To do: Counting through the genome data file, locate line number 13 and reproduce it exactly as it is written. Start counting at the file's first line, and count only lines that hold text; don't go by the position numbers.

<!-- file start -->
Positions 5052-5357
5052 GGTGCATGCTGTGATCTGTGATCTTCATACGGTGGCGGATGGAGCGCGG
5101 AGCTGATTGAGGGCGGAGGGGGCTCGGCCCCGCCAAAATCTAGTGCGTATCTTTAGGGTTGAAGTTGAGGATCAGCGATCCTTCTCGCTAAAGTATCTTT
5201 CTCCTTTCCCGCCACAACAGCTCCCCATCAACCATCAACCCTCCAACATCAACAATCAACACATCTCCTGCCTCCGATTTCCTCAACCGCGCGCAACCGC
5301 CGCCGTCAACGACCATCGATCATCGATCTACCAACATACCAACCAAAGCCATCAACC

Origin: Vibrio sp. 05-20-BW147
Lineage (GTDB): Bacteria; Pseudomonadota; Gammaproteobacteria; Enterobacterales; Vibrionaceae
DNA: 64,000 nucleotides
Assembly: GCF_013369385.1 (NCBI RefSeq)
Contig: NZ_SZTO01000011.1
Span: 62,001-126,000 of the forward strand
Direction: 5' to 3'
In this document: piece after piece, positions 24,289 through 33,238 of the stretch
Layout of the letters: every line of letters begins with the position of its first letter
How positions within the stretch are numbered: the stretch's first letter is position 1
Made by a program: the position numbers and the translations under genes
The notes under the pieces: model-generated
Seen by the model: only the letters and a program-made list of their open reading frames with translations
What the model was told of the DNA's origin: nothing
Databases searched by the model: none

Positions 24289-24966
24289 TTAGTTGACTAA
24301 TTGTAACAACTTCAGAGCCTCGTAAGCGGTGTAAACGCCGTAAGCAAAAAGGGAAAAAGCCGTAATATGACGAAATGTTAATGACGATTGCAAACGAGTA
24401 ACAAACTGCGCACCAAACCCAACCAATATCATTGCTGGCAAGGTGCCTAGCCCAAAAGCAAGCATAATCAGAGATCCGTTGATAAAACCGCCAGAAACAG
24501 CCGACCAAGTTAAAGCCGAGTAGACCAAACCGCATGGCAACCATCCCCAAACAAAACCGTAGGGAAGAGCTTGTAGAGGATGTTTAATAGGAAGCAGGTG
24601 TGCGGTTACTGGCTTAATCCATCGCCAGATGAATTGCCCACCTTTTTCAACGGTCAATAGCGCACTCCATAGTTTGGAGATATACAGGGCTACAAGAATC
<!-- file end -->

In this document: piece after piece, positions 24,289 through 33,238 of the stretch